well its just not possible in MMF, the system dies under the kind of slowdown full 3d engines create. Doing nothing but drawing flat sprites to the screen in rectangles is enough to pull it to 30 FPS on my computer, imagine trying to map that to polygons in wire meshes. No the overhead in MMF is just too inefficient. It can easily be done in languages like C, and has of course been done to death.
the mode7ex object i have found is only effective at super low resolutions like 320x200 otherwise it takes a toll on speed as pixeltheif said. for an old school wolfenstein engine, different colored floors and ceilings will do fine.
yeah MMF is just plain slow. Theres really two limiting factors; the amount of draw calls to the overlay object per frame, and the amount of raycast checks run. For example, if you simply create a program where all it does is draw a single pixel in the overlay object, 640 * 480 times per frame, you'll get maybe 1 frame per second. Likewise, if you check 100 times per ray, and cast 600 rays, for 60000 ray-checks per frame, your game will devour the cpu and die. In a language like C this would run fine on my computer, but MMF needs a lot of overhead per action, so more complicated things run much slower than they should. The result is that I need to limit the games resolution, drawing only vertical columns, and make each one 4-5 pixels wide, for a total of ~150 draws per frame, and then both limit the sight range of the player, and only check for collisions along intersections with the grid. I could program a better engine, but not in MMF.
if youre using actual raycasting and vertical column drawing, you can probably increase performance by allowing reduction in quality (wider columns being drawn, meaning less rays being cast at wider angles) and reducing the draw depth.
it really depends on if I can find a way to optimize the raycasting algorithm. I used caching so that sprite loading/drawing has no impact on FPS, but the simple math behind raycasting, seems to be too much. I think if I find some changes to optimize it I could potentially have graphics just as crisp as that, running at 50 FPS. That games has a resolution of 1 pixel/ray, which requires 512 rays to be cast, each one checking maybe 20-40 collisions in a worst case (empty field of view) scenario. One reason that game might run particularly fine is because it appears the collision grid for walls is HUGE; it looks like your vision range is never more than 6 or 7 squares total. I'm intending to write my code for doom or at least wolfenstein level graphics. Push the boundaries of MMF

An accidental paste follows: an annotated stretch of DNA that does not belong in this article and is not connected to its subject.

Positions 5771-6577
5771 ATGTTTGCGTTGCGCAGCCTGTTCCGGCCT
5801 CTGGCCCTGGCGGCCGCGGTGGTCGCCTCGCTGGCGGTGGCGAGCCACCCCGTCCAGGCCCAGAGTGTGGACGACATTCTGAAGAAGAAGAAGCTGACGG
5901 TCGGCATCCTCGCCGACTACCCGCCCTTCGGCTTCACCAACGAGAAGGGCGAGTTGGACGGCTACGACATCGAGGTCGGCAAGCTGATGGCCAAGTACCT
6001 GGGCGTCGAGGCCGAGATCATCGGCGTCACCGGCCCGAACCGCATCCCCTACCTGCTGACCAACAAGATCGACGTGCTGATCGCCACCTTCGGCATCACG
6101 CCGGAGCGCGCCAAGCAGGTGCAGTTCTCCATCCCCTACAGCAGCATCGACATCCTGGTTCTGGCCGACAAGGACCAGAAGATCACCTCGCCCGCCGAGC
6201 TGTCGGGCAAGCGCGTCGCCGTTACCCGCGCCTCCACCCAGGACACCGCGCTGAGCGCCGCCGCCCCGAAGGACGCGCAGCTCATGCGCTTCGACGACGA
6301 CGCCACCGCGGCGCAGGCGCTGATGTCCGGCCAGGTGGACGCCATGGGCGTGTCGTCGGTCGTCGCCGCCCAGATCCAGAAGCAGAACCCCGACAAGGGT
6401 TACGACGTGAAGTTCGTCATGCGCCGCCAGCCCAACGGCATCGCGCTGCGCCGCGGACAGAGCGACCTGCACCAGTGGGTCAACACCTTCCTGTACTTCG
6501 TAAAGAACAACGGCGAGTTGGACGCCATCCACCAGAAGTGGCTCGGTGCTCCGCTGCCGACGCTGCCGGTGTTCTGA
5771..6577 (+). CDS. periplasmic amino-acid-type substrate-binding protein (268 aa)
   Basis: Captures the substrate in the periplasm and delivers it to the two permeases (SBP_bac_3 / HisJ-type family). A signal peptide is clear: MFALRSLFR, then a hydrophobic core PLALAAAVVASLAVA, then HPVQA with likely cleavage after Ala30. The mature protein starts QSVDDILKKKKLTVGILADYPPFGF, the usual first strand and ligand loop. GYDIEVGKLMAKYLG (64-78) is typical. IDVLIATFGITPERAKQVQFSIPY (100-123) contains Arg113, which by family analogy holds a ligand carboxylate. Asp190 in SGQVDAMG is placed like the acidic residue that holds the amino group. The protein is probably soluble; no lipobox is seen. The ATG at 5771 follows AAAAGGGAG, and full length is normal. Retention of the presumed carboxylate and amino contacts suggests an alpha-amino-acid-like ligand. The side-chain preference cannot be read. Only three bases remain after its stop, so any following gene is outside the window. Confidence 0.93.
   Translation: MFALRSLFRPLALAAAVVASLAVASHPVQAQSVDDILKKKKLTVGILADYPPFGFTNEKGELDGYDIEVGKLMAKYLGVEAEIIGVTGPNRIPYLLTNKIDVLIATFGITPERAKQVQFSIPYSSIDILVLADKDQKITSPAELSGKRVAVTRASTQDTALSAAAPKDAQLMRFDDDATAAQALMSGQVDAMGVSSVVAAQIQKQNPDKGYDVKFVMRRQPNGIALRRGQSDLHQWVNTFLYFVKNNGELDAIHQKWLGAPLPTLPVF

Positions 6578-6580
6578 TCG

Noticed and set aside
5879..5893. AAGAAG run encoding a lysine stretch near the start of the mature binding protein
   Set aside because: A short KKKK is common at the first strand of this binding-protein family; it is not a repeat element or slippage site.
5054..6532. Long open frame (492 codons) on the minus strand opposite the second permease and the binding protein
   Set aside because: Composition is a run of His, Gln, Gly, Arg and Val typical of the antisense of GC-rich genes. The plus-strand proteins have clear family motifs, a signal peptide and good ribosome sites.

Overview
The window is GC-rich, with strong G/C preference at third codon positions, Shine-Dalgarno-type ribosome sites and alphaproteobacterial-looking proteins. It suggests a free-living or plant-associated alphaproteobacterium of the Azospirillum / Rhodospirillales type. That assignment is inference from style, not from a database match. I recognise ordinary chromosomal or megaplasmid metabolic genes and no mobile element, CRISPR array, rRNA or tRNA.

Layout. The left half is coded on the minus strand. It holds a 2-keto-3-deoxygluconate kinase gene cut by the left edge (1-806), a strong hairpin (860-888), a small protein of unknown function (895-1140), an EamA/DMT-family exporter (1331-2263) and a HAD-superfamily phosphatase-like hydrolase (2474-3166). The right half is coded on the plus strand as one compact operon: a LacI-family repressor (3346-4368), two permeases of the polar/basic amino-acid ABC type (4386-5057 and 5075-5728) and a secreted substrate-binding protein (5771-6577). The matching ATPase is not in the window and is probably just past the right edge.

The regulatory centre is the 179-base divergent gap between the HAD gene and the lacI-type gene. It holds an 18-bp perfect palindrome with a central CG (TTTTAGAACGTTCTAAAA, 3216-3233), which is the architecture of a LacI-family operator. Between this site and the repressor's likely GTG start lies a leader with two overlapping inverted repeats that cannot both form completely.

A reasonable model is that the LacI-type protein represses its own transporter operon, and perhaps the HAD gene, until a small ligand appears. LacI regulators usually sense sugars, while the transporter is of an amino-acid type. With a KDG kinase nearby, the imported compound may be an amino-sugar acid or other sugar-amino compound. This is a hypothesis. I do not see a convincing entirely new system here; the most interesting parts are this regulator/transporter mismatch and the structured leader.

The real difficulty of Klik is that nobody really knows what the limiting factors in any engine will be. If it were in C++, I could google my issues and find 100 articles about optimization. But in MMF, you have to experiment and do trial/error studies to discover why something is running slowly. For example, with my text based one, I initially found that as soon as I made it strings instead of textures, the game collapsed. This as it turned out, is because strings are immutable in MMF, and thus when you append them, you are making and requiring memory for a 3rd string, instead of altering the existing one. So appending 1560 characters at runtime took out memory for Σ1560 strings. Youch. Next I found that the overlay objects "Load image from file" turned out to be a limiting factor; running this inside of a loop will significantly lower the frame rate. Answer? Create extra overlay objects to serve as buffers, as pasting from an overlay to overlay takes no time at all compared to loading from a file.
Now my issue is with raycasting itself. Drawing the sprites & walls on screen is taking no processing time, instead the actual raycasting algorithm, which follows this: http://www.permadi.com/tutorial/raycast/rayc1.html very closely, is an issue. Projecting 600 rays per frame, each of which checks 40 array-collisions, seems to be too much for MMF. Now its back to the blocks of experimenting, and finding out what piece of code is the limiting factor. Is it the "Find distance to object" on the advanced math object? Is it the "Check array @ XY"? is it the very act of running 600 * 50 loops? Who the heck knows.
moral is, I'll probably post the darned thing open source later today.